Gronewold says weather in the Great Lakes region can vary dramatically by something as simple as the jet stream moving north or south by 100 miles and taking warmer or colder air with it. So, regional weather will be sporadic, but over the decades the mean temperature of the area is still trending higher.
It’s normal for the Great Lakes water levels to rise and fall over the years. They have throughout recorded history. However, things are changing.
“What's different now is that we're seeing an increase in extremes, an increase in higher highs, lower lows, the speed with which we're rising, the speed with which we're falling, we're breaking records all over the place,” said author Peter Annin.
Shorter hockey seasons and more invasive species
<strong>You can have ice hockey tournaments that are designed to be in mid-February at, let's say, Thunder Bay, Ontario, where they're going to use the ice surface because traditionally that ice has been frozen and you can have your hockey tournament. Maybe now, you can't have that tradition because the water temperature is just too high. </strong>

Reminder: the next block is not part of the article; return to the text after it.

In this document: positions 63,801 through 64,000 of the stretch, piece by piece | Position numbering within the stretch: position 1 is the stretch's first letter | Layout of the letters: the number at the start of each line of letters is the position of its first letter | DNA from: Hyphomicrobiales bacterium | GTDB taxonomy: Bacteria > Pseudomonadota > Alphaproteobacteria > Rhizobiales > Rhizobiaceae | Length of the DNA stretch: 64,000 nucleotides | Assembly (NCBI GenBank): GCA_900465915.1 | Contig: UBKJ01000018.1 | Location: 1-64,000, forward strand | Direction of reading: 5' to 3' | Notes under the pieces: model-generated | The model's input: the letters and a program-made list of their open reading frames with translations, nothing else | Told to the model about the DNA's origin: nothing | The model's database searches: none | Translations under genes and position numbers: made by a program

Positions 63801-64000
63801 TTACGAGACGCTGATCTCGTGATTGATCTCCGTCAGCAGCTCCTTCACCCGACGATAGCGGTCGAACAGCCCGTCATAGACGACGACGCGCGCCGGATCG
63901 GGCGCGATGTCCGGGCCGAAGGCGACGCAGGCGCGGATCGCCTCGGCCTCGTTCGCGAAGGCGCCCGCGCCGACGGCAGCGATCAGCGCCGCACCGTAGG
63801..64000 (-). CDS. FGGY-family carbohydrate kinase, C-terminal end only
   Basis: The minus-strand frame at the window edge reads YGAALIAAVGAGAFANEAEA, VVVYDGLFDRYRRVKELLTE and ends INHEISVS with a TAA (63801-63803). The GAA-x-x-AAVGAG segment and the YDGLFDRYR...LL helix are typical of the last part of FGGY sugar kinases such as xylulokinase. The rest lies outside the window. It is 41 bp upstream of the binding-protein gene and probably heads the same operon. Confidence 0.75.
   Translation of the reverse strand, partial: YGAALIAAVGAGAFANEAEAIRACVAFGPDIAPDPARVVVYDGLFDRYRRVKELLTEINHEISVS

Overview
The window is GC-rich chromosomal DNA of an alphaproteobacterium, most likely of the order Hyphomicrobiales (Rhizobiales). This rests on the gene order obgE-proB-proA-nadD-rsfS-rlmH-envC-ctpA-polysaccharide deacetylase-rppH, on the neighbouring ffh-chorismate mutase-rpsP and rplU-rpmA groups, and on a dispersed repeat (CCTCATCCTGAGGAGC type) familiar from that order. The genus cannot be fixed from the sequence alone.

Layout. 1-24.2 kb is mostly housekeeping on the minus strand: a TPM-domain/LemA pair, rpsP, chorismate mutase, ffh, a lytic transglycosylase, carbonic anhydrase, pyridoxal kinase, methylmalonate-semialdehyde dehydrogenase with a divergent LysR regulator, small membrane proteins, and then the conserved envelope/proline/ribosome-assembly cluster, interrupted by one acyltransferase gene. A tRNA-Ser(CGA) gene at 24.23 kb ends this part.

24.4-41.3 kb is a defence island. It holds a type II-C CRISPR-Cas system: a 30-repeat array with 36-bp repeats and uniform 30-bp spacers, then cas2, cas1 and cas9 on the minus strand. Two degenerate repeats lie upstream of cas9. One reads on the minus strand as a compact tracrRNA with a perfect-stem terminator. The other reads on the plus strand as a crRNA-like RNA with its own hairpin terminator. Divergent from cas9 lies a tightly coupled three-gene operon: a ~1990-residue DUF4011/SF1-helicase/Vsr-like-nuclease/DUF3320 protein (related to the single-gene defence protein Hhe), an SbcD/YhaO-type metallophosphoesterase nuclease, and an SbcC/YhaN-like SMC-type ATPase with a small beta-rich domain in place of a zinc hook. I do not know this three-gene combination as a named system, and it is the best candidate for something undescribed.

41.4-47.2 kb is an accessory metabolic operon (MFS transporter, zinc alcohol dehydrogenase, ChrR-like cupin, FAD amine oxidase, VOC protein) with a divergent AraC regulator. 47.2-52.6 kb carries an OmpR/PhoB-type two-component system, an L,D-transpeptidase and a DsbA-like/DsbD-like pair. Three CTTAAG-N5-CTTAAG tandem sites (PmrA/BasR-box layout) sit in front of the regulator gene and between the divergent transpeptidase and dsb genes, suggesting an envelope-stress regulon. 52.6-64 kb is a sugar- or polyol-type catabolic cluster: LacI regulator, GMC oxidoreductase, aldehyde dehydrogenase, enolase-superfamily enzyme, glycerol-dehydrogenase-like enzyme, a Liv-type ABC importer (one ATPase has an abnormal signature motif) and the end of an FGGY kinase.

With the changes, there will eventually be less ice cover on Lake Superior. Human activities and some traditions will be disrupted.
“Maybe what used to happen in March might now be happening in February or January,” said Frank Seglenieks, Water Resources Engineer with Environment and Climate Change Canada.
“You can have ice hockey tournaments that are designed to be in mid-February at, let's say, Thunder Bay, Ontario, where they're going to use the ice surface because traditionally that ice has been frozen and you can have your hockey tournament. Maybe now, you can't have that tradition because the water temperature is just too high,” he said, adding that less ice and thinner ice might happen every five years or so at first, but it could be every other year in the not too distant future.
Other activities such as ice fishing and snowmobiling also might not be possible as regularly on Lake Superior. These are part of the culture of the people who live near Lake Superior.
Besides higher lake levels and not as much ice on the Great Lakes, warming causes some other problems.
Researchers around the world measured the warming of more than 240 big lakes. Almost all of them are getting warmer, and Lake Superior is warming more quickly than many of those lakes.
“Temperature ends up being this giant control knob on ecosystems,” said Jay Austin at the University of Minnesota, Duluth.